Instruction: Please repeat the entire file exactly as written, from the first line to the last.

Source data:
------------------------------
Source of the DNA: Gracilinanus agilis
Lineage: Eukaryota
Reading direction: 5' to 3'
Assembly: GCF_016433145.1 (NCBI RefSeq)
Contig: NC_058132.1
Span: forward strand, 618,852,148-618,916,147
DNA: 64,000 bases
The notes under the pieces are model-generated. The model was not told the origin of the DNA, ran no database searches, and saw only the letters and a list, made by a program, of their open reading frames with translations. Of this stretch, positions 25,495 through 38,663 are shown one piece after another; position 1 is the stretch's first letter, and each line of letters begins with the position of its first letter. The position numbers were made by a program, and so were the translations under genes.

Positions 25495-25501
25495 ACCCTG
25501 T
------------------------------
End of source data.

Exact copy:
Source of the DNA: Gracilinanus agilis
Lineage: Eukaryota
Reading direction: 5' to 3'
Assembly: GCF_016433145.1 (NCBI RefSeq)
Contig: NC_058132.1
Span: forward strand, 618,852,148-618,916,147
DNA: 64,000 bases
The notes under the pieces are model-generated. The model was not told the origin of the DNA, ran no database searches, and saw only the letters and a list, made by a program, of their open reading frames with translations. Of this stretch, positions 25,495 through 38,663 are shown one piece after another; position 1 is the stretch's first letter, and each line of letters begins with the position of its first letter. The position numbers were made by a program, and so were the translations under genes.

Positions 25495-25501
25495 ACCCTG
25501 T